When Jay Chiat and Italian designer Gaetano Pesce set out to create a more collaborative creative workspace, the first ever “open office” in advertising was formed for Chiat\Day’s New York outpost. Just the thought of an open floor layout that nixed offices and assigned seating was enough to spark much debate. Was the elimination of cubicles a bit too out-of-the-box?
Dubbed by Peces as “the virtual office,” this workplace experiment was founded in response to the rise of internet and the technological revolution. Employees would enter the office, leave their personal belonging in lockers, and check out a phone and laptop for the day. They’d grab a spot on an open couch or in a table in the cafe. The space was colorful and the experience was open; oftentimes this proved to be a culture shock for people coming from a traditional work environment.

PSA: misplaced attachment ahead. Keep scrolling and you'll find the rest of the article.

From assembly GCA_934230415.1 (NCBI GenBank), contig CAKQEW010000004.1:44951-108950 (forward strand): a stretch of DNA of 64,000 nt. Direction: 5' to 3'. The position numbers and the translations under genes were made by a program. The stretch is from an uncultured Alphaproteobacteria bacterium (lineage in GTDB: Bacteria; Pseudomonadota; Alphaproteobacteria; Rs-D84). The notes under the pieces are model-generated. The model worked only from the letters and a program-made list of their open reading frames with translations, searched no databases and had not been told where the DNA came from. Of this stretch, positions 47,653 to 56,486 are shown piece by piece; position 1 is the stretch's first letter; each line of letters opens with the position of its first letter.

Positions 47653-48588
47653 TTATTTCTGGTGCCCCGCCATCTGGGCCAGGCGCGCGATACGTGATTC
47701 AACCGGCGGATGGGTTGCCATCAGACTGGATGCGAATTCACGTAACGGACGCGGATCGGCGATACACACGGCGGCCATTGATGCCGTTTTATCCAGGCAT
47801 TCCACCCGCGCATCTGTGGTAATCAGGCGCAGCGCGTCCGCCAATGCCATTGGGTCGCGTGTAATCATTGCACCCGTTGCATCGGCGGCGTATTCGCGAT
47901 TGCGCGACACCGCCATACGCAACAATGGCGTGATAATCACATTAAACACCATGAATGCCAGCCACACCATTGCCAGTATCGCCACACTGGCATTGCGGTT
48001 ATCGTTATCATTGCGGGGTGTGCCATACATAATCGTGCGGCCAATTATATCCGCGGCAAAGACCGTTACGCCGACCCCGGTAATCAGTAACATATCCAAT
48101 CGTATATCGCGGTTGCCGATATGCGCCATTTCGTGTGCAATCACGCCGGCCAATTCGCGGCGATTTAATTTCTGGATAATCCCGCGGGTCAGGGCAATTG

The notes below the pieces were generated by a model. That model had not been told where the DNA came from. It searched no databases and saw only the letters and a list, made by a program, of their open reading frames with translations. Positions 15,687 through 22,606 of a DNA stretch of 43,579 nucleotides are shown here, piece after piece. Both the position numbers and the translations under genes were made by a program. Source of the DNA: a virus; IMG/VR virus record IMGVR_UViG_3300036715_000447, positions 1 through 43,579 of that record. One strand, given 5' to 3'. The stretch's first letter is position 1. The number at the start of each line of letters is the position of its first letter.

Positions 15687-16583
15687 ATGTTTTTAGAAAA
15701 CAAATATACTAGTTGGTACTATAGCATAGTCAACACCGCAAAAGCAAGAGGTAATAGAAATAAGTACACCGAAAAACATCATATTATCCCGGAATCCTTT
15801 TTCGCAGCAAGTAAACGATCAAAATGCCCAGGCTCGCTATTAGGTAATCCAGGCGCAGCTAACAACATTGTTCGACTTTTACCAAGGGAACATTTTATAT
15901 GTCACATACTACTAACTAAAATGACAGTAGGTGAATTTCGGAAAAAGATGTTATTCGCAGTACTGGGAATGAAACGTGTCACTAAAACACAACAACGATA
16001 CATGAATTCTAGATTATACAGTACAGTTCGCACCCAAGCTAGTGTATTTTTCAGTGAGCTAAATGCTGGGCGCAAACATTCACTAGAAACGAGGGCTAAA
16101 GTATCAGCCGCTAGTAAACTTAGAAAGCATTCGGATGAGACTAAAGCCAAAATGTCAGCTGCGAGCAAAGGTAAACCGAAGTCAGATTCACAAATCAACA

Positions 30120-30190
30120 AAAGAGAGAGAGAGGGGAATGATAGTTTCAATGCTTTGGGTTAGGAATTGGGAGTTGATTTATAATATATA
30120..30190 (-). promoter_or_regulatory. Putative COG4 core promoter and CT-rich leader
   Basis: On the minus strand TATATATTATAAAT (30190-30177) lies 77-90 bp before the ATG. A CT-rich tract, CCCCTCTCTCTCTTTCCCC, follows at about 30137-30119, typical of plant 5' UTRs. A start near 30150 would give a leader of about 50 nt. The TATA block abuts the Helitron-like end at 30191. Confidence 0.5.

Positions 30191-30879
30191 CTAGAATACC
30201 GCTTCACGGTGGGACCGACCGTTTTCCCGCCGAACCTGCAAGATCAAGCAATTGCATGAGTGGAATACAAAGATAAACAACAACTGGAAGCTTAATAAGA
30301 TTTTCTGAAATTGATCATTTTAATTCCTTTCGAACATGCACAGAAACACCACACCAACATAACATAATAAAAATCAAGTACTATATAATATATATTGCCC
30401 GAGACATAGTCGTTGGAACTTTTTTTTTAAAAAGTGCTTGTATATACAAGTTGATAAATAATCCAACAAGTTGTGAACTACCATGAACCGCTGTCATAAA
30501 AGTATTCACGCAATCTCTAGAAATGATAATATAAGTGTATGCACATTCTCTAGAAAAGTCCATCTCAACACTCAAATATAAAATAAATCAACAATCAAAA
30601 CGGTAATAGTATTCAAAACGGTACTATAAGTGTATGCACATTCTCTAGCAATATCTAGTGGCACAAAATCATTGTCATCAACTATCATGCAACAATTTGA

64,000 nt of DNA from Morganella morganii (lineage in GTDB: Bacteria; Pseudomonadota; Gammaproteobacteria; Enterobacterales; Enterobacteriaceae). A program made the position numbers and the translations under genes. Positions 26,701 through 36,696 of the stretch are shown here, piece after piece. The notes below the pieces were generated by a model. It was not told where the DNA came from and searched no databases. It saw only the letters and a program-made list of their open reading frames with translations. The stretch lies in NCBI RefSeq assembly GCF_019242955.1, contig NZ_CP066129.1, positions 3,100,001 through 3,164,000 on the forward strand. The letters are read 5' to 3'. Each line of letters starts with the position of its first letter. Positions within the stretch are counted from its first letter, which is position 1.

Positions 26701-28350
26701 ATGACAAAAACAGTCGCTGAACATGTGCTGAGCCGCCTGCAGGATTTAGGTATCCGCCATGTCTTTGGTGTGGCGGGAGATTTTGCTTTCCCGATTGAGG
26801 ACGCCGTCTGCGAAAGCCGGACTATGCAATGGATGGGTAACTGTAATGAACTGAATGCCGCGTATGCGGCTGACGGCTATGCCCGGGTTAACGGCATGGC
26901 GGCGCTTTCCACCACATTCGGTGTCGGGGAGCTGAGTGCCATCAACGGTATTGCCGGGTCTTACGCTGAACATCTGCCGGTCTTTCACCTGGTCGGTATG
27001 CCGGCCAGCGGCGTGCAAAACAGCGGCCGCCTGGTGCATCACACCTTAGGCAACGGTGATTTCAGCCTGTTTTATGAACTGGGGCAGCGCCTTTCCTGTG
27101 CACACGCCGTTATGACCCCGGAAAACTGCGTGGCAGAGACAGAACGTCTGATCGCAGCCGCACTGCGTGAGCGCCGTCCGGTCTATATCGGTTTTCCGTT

Though the idea of a virtual office was innovative and futuristic, it proved to be too much of a change. Many complained that it suppressed the creative process and resulted in too many distractions. Eventually, Chiat\Day moved back to a traditional office format. However, the idea of the open office lived on … eventually proving to be the ideal choice for major companies like Apple and Google.